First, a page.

The Dinosaur Diaries
by Scott William Carter
“The Dinosaur Diaries”
”A Dark Planetarium”
“Tommy Top Hat”
“Heart of Stone”
“The Tiger in the Garden”
“Directions to Mourning’s Deep”
“The Time Traveler’s Wife”
“The Grand Mal Reaper”
“The World in Primary Colors”
“Father Hagerman’s Dog”
“A Christmas in Amber”
Reviewed by Steve Fahnestalk
This book, subtitled “and Other Tales Across Space and Time” (with an introduction by Kristine Kathryn Rusch), has what appears to be a photo of a T-Rex on the cover. How imaginative! In case you didn’t get that it’s got something to do with dinosaurs, I guess… and the introduction put my back up a bit, because KKR is almost fulsome in her praise of Carter, whose name wasn’t immediately familiar.
She says she read all these stories before they came out in book format (some in her writers’ workshops); and she says “All are good. Some are spectacular.” Oh, yeah? Well, I’m from Missouri, lady—you have to show me. (Okay, you got me. I’m from California; my wife’s from Missouri. But I’ve been there!) I opened the pages of this book with a truculent attitude—but Scott disarmed me immediately in his introduction, by saying that although he thought these stories were the best of his fiction, writers are often the worst judges of their own work.
So what about the stories? Well, of the eighteen in this book, only one is original to the book; the other seventeen have been published in such diverse markets as Analog, Ellery Queen’s Mystery Magazine, Realms of Fantasy and several original anthologies. Maybe I should have remembered his name!
“The Dinosaur Diaries” is about Jerry Dellanger, a seventeen-year-old boy from Iowa, whose T-Rex-obsessed father had died a year or two before, and his mother, Margaret (“Ma”), his sister Harriet, his girlfriend Ashley, and Ma’s brother Ed. Jerry has a problem; he’s about to graduate from high school and he wants to go to college in California with Ashley—but Ma can’t make it on her own. The farm won’t run itself—Ma let their only hired hand go—and Ma’s brother Ed keeps importuning her to sell him the farm, which Ma won’t do. Ed’s a weasel who has always resented that his father split the land equally among his sons, and Ed wants the whole schmeer.
To make matters worse, Ma’s been somewhat cracked ever since Jerry’s kid brother Harry died in a fire (and Jerry almost did) but is getting much worse; Harriet locks herself in her room with her computer and won’t come out to eat; Jerry’s brother Chuck at college won’t help out, preferring to sit in his dorm room and smoke (and sell) pot; and Jerry’s about to lose Ashley forever.
And now someone, knowing about Jerry’s dad’s obsession, is tormenting the family—making T-Rex tracks in the corn or in the drive near the mailbox, pretending to be his father and playing online chess with Harriet—is he the only sane one in the family? Who else knew about his dad’s “Dinosaur Diaries,” that he kept behind some books on a shelf in the cellar—diaries where Dad wrote as if he himself were a T-Rex living in the Jurassic with a mate and family? Jerry didn’t know, because he looked for them after the funeral, and they’d disappeared.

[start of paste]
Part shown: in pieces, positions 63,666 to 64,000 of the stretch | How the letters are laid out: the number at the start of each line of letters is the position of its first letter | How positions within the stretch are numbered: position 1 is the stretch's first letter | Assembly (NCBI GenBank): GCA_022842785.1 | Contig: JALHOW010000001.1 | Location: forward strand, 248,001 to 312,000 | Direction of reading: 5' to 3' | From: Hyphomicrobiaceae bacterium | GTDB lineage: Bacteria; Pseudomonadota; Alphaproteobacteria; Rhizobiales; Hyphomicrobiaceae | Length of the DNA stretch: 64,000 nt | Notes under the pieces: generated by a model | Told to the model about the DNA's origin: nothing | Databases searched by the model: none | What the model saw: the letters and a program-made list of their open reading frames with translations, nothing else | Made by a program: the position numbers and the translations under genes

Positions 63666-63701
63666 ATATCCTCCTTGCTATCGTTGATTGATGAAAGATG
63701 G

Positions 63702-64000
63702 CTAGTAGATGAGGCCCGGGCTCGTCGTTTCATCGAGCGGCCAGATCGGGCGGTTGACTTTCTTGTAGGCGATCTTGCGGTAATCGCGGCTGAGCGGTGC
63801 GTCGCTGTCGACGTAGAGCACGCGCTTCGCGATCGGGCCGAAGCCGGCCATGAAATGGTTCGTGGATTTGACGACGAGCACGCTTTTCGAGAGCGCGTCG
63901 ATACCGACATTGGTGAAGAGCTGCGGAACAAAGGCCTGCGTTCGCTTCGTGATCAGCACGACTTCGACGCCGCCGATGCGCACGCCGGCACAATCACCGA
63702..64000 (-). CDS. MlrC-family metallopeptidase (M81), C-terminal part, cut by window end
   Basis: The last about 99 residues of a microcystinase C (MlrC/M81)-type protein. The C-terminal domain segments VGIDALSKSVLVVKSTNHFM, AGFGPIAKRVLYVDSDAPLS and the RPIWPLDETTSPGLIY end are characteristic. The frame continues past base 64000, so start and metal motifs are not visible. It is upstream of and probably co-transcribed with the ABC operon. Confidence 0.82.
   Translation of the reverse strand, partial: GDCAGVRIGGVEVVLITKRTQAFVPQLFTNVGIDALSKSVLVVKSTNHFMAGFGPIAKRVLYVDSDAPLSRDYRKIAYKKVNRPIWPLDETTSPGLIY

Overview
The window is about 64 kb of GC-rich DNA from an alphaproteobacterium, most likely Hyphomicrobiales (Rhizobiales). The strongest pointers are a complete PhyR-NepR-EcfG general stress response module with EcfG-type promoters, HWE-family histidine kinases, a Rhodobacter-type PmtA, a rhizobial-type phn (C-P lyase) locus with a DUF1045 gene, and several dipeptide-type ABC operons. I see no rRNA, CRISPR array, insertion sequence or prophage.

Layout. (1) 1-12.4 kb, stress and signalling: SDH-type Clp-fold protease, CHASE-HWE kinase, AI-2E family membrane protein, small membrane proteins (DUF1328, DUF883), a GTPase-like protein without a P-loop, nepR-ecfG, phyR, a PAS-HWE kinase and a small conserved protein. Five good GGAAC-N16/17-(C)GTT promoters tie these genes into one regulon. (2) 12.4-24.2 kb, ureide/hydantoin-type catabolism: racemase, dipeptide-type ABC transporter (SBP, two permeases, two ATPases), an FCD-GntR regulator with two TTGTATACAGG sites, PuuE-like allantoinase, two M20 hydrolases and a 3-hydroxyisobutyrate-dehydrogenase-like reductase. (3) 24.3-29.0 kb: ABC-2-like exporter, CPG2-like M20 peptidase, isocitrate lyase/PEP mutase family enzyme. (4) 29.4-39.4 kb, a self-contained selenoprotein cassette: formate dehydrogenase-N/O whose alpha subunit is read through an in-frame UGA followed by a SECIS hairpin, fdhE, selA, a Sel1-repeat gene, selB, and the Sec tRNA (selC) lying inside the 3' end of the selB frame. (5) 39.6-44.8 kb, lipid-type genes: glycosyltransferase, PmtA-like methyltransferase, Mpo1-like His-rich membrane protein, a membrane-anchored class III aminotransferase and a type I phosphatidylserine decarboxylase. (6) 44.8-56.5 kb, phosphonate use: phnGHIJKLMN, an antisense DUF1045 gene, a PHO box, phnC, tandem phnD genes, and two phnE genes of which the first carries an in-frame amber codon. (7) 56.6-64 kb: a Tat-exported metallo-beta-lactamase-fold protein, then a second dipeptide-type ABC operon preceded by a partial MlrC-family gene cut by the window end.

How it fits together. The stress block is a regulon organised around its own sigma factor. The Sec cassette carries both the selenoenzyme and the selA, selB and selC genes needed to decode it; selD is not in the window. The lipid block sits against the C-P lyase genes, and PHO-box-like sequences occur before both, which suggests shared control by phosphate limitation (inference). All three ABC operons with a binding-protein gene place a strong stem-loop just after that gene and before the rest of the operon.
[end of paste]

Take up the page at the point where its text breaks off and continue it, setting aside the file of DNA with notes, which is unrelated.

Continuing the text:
I imagine most writers of SF or fantasy have written at least one urban dinosaur story; I know I have, and I’ve seen many more of varying quality. This one, where the dinosaur is more than just a metaphor, is nicely handled; and the detail of the story—not the setting of the farm, not how the T-Rex looked, but the people and the family dynamics—were convincing enough to give me real sympathy for Jerry. You could say I can recognize the symptoms of a dysfunctional family because it takes one to know one, but whether Scott Carter has experience or just made it all up, it was very convincing. The rest of the story is, well, somewhat predictable—but what’s wrong with that?
“Road Gamble” is about a man named Simon, who has a totally different problem. Simon likes to gamble. Oh, not like last year, when he drove his small family into bankruptcy, but for fun, you know—small amounts out of his tip money. There’s no way Tracy needs to know about this; Simon’s supposed to be watching horror movies over at Steve’s, but the casino is so close, and he’s already got the stuff for Jana’s second birthday party tomorrow….
Only Simon’s other problem is Highway 18, where he has almost hit a motorcyclist from inattention—it was night, rainy, and the darned motorcycle didn’t have a taillight—and Simon was thinking about how it would feel, plonking his money down… but fortunately, he managed to squeal the Miata to a stop in time. And now, the darned motorcyclist won’t go over thirty, and the passing lane is miles ahead.
A nice little tale of human weakness, retribution and, yes, redemption. In the hands of a lesser writer, this would be corny as hell. But somewhat like Stephen King with his “Night Flyer,” Carter brings it off.
”A Dark Planetarium” is corny as hell. Jack is taking his young son, Travis, to the Portland, Oregon, planetarium—but when they get there, the attendant is just putting up a sign: all shows cancelled tonight; equipment malfunction. Jack convinces the attendant (with the help of some cash) to let them in; after all, they don’t really need the equipment, as Travis is blind. Jack will describe the stars to him. A real tear-jerker, but well handled.
“The Liberators” is space opera. Not necessarily a bad thing, but it somehow doesn’t seem to have the effect of Carter’s other fiction in this case. Major Steed is one of the leaders of the Unity Worlds’ force attack on the Dulnari on another in the long succession of worlds captured by the Dulnari. Where the Unity Worlds give newly-discovered sentients a chance to join their federation, the Dulnari just move in and take over. And then it’s up to the Unity Worlds’ military to swoop in and battle them until the sentients are freed.
Or is that what’s happening? We readers are used to being lied to, by our teachers, our parents, our leaders—but Major Steed is obviously not inoculated the way we are, because he swallows it hook, line and… well, you know. What happens when one military leader wakes up and finds out what really goes on? The story’s not really notable except for the way the deception is done; with today’s technology such a thing is becoming more and more possible.
“Tommy Top Hat” is the only original story in this book—and it’s an odd one; Kevin, the narrator, meets a street performer with a difference. Tommy performs simple magic tricks, does simple juggling and so on, but his audience eats it up like it was the best performance ever. And Tommy doesn’t seem to sleep, or eat. He just keeps repeating his mantra, “I have to reach more people. I have to make them forget.”
Kevin, who has suffered a personal tragedy, and lost his job as well, stays with Tommy as his manager—since Tommy seems indifferent to money, too; eventually they hit national TV and Tommy gets his wish to reach a bunch of people—just as the world goes to hell in a handbasket. Then there’s a Twilight Zone-ish twist. Did I like it? I’m okay with it, but I don’t think it was one of his best.